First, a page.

Does Maradona's 'Hand of God' influence your decision?
To be the best in your sport, you not only need talent on the field but must also be an example to the youth. Maradona may have been the best on the field when it came to handling the ball for instance but your personality is part of the picture. Pele never had a scandal. He was always charming, scored 1000 goals and I was lucky enough to play with him for one year.
But your West Germany and Bayern teammates Paul Breitner and Gerd Mueller think Beckenbauer was the best ever.
That's incredibly nice of them. We played together for a long time. We are friends.
When Pele visited Kolkata with New York Cosmos in 1977, you were a notable absentee.
I had played a full season in Germany and had been playing 16 months in a row. At the age of 32, I needed rest so I skipped the tour. India is one country I have never visited and would love an opportunity to go there soon. It's time I did that.
Pep Guardiola, Alex Ferguson or Jose Mourinho. Or would you choose someone else as the best coach now?
Guardiola has won everything, Ferguson's the most experienced and Mourinho most colourful. But Guardiola is the most successful.
And your choice of the best team ever would be?
I am an old fashioned man and I prefer looking back. I like Barcelona, they are fantastic but the best team for me was Brazil in the 1970 World Cup.
Did Fifa's decision to award the World Cup to Russia (2018) and Qatar (2022) surprise you?
Not surprised by Russia at all. I think England lost out to bad press. The guys who decide (the Fifa executive committee) are human beings, after all. Maybe they didn't like being asked to vote for England after being told they are corrupt. And the joint-bids (Spain-Portugal and Belgium-Holland) weren't possibly very popular with the voters.
With Qatar it is different. You are bringing the World Cup to a country that is not a football country. And it is very hot in summer time, how are you going to handle this? I know they have said they will keep the temperature down and they have the money and the technology to maybe do all that. I also know that there are 11 years to go so maybe Qatar will also be a good host.
So, someday India may want to host the World Cup finals and you would be okay with it?
Well, why not? That's the democracy of football. See, with Russia you have also opened up the east European market.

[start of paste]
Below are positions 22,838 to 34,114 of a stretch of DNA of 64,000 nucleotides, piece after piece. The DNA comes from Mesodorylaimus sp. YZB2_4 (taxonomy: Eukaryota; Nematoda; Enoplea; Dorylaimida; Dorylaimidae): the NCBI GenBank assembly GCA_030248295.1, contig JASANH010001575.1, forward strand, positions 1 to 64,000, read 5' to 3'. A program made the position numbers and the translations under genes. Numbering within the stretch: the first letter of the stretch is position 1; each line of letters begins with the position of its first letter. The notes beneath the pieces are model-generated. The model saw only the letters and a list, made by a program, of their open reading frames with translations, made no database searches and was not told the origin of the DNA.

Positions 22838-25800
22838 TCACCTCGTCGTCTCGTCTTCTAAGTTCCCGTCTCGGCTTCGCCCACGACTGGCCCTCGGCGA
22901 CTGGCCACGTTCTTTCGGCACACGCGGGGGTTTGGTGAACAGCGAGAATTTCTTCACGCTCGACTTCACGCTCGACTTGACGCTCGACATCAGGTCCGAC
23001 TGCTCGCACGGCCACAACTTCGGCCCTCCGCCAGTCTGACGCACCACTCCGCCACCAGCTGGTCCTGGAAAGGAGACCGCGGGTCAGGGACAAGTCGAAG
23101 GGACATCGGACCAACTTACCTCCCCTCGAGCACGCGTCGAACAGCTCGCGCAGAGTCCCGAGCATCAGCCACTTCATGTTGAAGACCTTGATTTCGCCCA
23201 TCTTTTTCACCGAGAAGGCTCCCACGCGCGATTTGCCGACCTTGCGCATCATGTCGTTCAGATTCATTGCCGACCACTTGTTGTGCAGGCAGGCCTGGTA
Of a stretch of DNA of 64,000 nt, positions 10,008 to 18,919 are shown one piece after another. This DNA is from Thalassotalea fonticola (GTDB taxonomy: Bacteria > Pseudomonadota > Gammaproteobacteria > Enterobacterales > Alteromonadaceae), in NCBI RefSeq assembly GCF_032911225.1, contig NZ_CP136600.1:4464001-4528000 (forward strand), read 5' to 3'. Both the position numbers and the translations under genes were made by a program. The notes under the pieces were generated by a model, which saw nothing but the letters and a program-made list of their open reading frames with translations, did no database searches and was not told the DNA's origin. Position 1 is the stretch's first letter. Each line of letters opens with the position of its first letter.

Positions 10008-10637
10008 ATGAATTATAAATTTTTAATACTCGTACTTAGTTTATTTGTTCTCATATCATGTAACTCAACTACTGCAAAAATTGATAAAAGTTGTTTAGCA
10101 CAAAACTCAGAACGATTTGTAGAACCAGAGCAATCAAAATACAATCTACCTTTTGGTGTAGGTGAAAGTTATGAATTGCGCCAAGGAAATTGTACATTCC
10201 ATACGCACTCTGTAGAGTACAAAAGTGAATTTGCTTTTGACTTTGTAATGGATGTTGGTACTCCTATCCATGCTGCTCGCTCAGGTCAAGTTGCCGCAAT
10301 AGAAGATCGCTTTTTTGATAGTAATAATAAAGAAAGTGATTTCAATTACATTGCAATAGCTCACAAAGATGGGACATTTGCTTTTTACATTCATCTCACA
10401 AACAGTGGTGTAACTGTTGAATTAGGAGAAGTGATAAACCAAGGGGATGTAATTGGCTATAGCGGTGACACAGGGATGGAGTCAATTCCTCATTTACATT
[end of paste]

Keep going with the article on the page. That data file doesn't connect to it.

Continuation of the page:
Do you think it was the right way to decide World Cup hosts?
Well, it was the system. But Fifa's changed it now. The next World Cup hosts will be decided by the Fifa Congress.
Top European clubs want footprints India now but does Indian football benefit from this?
I don't think it's a bad idea to bring foreign teams to play exhibition games. It keeps the interest alive and maybe even generates new interest. But for Indian football to develop, you need to build a system, focus on youth. I was involved in the development of the J-League and told them if this is successful, it will boost football's popularity. I also helped Urawa (J-League team now known as Urawa Red Diamonds).
You could have completed the cycle of being successful captain, coach and then Fifa president but chose to retire from the Fifa executive committee.
Fifa president was never on my mind. I am an old father with two young kids who are my priority now. I have given up all positions starting with Bayern and then Fifa. I still have a lot to do such as commentating and working for my sponsors. Last year, I was two-and-a-half months on the road on Fifa/UEFA work. I will be 66 in a couple of months, how long do you think I can do this? Till 100?
So the decision had nothing to do with the way things are at Fifa?
No. It was taken a year ago.
How old are your kids?
10 and 7.
Does your little boy play football? Do you play with him?
Yes, Joel (he is 10) likes to play and I play with him in the small garden we have in our home in Salzburg where I now live.
When was the last time you played football?
On my 50th birthday at the Olympic Stadium in Munich. It was great with Michel Platini, Carlos Alberto and others joining in.
How did Germany change from a disastrous European campaign to again being a heavyweight team in 10 years?
We learnt from our neighbours France. When I was with Marseille, I saw how they stressed on building academies, how each club was helped by the government to have one. We started 10 years later, in 2000. We are now benefiting from doing. And, of course, migration has increased the talent pool. Look at the youngsters we have now. It's fantastic.
Would you have liked to be a footballer now?
The time I played was the best. The players weren't so conscious of their image, the press was more friendly and overall things weren't so fanatic, if I may say so. Players today have no privacy left.
I may not have always been successful but I think I always did my best. No reason to complain really.
Not even losing in 1986 after that incredible comeback?
No. We had an average team. Getting to the final and losing 2-3 to Argentina was an achievement. In 1986, I don't think we were good enough to win it.